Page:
Jeanne-Mance Park (French: Parc Jeanne-Mance), is an urban park in Montreal's Plateau Mont-Royal borough and situated along Park Avenue, opposite Mount Royal, and just south of Mount Royal Avenue. It is named after the co-founder of Montreal, Jeanne Mance.
The park was previously also known as Fletcher's Field.
This great common in the heart of the city was part of the public domain, and it was used as a military parade ground as was Logan's Farm which is now Lafontaine park. During the Great War troops were trained on Fletcher's Field. Fletcher being the name of a farmer near the property. The Lacrosse and football clubs also used Fletcher's Field. The Royal Mount Royal Golf Club also used Fletcher's Field. It was called Fletcher's Field for well over a hundred years.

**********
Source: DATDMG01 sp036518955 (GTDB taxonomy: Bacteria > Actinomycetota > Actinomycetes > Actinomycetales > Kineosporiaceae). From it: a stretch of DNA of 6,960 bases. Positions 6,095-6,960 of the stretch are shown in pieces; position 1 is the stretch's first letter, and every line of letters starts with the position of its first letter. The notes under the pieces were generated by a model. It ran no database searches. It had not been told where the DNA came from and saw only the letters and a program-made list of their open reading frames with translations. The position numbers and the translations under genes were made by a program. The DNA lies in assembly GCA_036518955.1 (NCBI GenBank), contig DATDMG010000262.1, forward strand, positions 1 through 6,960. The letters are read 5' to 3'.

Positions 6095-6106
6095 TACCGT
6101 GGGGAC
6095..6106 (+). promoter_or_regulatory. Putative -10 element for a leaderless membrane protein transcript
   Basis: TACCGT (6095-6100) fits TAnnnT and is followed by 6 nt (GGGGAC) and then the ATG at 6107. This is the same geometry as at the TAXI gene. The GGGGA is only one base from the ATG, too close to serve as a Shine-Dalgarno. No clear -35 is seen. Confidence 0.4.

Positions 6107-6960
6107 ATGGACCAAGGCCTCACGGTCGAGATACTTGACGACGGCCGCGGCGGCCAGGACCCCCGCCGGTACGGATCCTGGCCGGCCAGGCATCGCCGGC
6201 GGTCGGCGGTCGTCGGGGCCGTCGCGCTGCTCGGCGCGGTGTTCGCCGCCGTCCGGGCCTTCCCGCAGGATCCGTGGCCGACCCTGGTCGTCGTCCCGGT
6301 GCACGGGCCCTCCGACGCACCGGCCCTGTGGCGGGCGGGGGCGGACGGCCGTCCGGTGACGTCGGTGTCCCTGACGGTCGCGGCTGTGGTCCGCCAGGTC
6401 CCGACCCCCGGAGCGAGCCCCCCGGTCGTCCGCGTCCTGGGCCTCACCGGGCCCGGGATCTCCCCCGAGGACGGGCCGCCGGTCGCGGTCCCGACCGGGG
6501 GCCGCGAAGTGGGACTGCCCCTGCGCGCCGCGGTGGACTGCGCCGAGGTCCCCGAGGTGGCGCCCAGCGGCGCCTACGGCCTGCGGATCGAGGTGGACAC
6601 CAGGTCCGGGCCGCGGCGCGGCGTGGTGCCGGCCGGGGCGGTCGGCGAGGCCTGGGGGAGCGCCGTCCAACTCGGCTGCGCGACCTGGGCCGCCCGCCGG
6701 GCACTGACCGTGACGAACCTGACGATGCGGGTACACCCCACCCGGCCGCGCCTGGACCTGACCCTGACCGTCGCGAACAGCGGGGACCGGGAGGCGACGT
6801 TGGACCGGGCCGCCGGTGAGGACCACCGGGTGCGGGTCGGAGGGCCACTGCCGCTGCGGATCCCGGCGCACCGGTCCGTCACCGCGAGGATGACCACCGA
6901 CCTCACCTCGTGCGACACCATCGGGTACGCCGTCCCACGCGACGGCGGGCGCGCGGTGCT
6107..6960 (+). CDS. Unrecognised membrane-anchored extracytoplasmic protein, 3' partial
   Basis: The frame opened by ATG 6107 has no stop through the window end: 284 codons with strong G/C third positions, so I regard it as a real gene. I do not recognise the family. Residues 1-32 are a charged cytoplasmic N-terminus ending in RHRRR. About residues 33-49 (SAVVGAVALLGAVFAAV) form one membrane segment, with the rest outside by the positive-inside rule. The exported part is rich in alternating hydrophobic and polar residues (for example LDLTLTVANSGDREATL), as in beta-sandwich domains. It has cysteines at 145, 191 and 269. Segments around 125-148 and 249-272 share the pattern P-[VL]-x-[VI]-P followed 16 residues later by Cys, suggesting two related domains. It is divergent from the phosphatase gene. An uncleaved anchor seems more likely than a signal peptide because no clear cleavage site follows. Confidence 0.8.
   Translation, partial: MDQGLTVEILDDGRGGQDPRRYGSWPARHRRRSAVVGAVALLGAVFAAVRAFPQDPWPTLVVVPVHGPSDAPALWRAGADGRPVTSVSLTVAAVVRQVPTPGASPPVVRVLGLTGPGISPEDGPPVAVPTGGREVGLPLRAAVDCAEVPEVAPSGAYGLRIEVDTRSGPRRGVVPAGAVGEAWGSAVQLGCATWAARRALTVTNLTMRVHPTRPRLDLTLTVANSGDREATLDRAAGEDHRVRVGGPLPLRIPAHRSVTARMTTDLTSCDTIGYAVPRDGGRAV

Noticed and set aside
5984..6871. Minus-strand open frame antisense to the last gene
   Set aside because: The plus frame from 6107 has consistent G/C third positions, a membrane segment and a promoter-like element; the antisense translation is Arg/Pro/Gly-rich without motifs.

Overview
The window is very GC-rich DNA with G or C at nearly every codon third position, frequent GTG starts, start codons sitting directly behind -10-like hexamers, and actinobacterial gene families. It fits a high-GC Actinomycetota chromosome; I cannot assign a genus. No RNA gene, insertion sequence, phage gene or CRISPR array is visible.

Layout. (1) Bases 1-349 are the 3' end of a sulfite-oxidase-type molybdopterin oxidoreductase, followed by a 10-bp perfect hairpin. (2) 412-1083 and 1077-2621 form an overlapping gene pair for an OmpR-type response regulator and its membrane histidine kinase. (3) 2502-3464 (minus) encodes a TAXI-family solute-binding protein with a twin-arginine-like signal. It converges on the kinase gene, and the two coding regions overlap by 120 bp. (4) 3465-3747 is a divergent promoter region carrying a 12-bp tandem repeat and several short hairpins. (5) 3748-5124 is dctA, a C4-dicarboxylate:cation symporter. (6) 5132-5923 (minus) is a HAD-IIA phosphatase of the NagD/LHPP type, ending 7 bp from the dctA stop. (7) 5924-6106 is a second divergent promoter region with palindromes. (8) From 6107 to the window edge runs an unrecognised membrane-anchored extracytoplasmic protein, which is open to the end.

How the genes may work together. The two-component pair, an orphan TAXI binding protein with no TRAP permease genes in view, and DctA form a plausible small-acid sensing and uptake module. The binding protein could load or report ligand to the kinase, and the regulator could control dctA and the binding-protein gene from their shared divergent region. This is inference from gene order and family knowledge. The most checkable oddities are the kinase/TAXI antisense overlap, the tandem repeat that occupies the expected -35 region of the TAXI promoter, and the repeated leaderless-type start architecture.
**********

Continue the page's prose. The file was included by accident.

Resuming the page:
The history of this park began at the end of the 19th century with the planning of Mount Royal Park, and the city's acquisition of land on Mount Royal, that included the summit of the mountain to Esplanade Avenue, between Pine Avenue and Mount Royal Avenue.
In 1878, Montreal's Crystal Palace was relocated to Fletcher's Field. The structure was destroyed by fire in July 1896.
In 1879, Fletcher's Field was identified by the Pharmaceutical Society of Great Britain as a notable source of Hyoscyamus niger, a psychoactive plant.
In 1910, at the time of the Congrès eucharistique de Montréal (Montreal Eucharistic Congress), popular support orchestrated by a publicity campaign demanding that the park pay homage to founder of the first Hôtel-Dieu de Montréal located near the present site of the hospital. The name had quickly become popular, and the name of the park was unofficially known as Jeanne-Mance Park until 1990, when the city of Montreal made the name change official.